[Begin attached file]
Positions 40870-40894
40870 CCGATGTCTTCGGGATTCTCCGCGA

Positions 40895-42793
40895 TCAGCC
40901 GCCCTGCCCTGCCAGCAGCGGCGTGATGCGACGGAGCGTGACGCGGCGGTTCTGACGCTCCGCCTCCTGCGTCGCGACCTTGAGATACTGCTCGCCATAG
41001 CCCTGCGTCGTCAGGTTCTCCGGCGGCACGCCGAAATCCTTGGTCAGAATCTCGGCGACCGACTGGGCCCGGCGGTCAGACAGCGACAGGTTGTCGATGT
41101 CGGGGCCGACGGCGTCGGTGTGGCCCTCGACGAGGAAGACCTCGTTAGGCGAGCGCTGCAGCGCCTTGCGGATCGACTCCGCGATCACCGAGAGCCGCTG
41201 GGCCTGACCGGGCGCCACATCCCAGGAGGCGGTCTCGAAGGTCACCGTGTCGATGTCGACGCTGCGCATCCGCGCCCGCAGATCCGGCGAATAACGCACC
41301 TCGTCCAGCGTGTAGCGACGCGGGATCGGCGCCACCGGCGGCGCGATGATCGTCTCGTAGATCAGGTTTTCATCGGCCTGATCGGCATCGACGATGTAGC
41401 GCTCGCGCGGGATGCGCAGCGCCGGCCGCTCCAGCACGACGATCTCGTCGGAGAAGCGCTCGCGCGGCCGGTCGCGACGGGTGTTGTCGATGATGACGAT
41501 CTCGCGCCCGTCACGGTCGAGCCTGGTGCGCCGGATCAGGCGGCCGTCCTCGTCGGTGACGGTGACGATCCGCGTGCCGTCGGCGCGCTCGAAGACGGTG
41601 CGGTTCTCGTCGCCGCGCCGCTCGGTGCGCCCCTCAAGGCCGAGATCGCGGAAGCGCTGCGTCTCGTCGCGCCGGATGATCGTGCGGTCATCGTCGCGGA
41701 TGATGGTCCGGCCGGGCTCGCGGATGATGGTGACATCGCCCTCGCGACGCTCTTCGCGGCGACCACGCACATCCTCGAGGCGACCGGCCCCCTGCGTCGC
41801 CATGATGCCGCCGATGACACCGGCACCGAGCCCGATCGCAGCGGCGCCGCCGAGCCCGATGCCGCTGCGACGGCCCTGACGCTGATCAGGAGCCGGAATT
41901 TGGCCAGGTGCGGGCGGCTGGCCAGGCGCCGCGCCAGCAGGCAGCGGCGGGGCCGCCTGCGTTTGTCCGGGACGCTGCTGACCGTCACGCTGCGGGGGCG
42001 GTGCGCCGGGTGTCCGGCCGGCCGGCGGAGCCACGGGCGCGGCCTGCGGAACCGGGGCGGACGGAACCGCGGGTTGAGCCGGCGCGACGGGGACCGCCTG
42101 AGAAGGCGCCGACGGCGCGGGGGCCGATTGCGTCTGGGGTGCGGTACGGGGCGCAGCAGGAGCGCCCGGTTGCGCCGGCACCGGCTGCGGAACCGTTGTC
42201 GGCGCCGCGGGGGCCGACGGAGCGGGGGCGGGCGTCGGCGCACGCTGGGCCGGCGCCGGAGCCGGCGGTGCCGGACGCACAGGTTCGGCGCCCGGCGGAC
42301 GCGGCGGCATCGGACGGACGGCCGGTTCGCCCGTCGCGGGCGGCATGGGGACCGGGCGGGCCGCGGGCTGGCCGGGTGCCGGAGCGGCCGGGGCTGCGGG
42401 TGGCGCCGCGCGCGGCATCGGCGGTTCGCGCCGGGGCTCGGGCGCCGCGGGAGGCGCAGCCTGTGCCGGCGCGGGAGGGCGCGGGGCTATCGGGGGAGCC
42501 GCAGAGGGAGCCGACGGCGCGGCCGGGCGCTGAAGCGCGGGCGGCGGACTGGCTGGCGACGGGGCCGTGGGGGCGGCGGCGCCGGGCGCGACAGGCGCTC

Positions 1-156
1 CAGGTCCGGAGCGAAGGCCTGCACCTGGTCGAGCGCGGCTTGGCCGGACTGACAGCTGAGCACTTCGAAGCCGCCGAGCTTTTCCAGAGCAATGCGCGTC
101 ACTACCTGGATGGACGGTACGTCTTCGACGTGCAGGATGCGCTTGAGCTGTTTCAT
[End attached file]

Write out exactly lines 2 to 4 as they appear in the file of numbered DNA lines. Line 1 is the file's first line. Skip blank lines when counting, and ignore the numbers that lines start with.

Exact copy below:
40870 CCGATGTCTTCGGGATTCTCCGCGA

Positions 40895-42793
40895 TCAGCC